Character Blog

Discernment – I’m learning the difference between wrong and right

By September 3, 2019 No Comments

Hosea 14:9 “Whoever is discerning, let him know them, for the ways of the Lord are right.”


Charles Spurgeon, a late 1800s preacher, wisely stated “Discernment is not a matter of telling the difference between right and wrong; rather it is telling the difference between right and almost right.

We all know that discernment is the ability to distinguish differences. Examples of discernment is being able to differentiate what is true from what is false or being able to identify virtue compared to vice. When we are discerning, we consider not only the difference between two items or actions but also the relationship, the cause and effect.

As our children develop their cognizance of the world around them, including relational knowledge, it is extremely important for parents to guide them in the way of discernment. Every day there is an opportunity to show them: What is wrong? What is right? What is true? What is false?



     Be on the lookout for those meaningful moments with your child in which you can guide them in discernment! Here are three small (but huge in the long-term) ways to get started:

  • OBSERVE –Our kiddoes have plenty of life learning opportunities throughout the day. Last week, our character trait was alertness and it’s always a good reminder that as parents being on the lookout is a major part of our job! If we are alert, that means we are actively paying attention or observing what is happening with our children. The truth is…observing helps us to be more discerning in our parenting! And taking the time to observe is an investment in our children and in their character building.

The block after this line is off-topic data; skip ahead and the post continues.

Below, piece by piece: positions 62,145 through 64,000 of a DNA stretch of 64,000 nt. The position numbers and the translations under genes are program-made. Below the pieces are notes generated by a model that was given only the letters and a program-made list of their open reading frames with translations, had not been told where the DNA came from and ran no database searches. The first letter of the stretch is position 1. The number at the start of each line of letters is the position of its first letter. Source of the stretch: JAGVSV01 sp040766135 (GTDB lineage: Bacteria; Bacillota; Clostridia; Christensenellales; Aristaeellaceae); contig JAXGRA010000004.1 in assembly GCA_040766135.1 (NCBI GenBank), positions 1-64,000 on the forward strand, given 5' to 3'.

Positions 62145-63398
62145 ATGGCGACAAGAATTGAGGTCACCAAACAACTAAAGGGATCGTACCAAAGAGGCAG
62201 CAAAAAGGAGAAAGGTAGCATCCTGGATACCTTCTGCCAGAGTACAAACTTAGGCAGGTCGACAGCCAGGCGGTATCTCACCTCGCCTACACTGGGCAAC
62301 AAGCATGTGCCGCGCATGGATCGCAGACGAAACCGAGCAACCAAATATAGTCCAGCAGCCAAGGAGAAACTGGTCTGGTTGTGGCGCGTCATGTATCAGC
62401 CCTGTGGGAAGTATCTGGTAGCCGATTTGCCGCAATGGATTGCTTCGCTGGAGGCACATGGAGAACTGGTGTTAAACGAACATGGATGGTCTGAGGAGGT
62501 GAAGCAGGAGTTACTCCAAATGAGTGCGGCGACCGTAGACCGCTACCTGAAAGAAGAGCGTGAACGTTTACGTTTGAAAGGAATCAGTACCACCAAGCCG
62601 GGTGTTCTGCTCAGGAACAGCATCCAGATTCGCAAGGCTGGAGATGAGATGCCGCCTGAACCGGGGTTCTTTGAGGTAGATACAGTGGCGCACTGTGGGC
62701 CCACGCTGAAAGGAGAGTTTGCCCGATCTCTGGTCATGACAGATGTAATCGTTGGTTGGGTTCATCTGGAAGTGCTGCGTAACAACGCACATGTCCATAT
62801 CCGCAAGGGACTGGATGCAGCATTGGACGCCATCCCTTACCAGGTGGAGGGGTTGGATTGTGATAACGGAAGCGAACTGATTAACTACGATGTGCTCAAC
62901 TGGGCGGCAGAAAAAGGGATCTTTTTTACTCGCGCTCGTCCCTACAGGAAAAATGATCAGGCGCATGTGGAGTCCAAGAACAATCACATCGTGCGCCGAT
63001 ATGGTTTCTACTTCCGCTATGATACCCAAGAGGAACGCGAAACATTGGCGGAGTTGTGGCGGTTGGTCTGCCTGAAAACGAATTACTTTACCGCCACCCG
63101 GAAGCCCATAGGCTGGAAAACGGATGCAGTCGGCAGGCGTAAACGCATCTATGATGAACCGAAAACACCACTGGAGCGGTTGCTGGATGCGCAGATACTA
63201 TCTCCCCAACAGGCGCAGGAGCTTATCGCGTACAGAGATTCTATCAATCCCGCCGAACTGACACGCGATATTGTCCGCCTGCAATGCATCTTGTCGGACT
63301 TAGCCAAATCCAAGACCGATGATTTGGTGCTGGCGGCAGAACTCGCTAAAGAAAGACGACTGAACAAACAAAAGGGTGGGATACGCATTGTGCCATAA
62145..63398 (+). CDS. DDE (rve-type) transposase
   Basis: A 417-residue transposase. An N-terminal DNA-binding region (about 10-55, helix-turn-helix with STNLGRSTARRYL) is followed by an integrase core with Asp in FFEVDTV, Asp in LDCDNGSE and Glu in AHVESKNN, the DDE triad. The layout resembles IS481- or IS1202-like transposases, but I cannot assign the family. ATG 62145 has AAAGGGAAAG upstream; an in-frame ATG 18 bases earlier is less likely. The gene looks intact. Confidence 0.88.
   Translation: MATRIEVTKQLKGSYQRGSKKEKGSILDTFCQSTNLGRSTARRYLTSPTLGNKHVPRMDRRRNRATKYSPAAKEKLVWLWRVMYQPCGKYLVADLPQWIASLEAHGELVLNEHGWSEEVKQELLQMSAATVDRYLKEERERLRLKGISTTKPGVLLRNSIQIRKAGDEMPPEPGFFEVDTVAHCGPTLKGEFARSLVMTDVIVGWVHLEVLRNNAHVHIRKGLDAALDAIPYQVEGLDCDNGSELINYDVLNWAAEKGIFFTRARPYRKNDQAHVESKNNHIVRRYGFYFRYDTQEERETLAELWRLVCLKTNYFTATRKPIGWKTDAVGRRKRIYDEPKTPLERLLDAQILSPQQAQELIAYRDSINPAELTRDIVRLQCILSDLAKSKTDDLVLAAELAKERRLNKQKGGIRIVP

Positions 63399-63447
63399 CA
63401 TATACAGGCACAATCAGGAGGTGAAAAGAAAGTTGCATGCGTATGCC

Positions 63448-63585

• CONVERSE – When you’ve done some observing, you’re ready to have a conversation on choices made and the consequences of those choices. What did they do? What should they have done? What will they do next time? Be sure to use Scripture as a foundation for the “whys”. The verse above from Hosea reminds us “The ways of the Lord are right.” As your children get older, these conversations will grow in length and depth and will be sweet to the soul!
  • ENCOURAGE – Celebrate small victories! Let your kiddoes know that you are proud of their discernment! The more you converse, the more opportunities for encouragement. And the more encouragement and feedback you give, the more likely that your child will continue to look to you for guidance in areas of discernment. This relationship is vital during the teen years!


“True discernment means not only distinguishing the right from the wrong; it means distinguishing the primary from the secondary, the essential from the indifferent, and the permanent from the transient. And, yes, it means distinguishing between the good and the better, and even between the better and the best.”

Sinclair B. Ferguson


Tracy LaBreche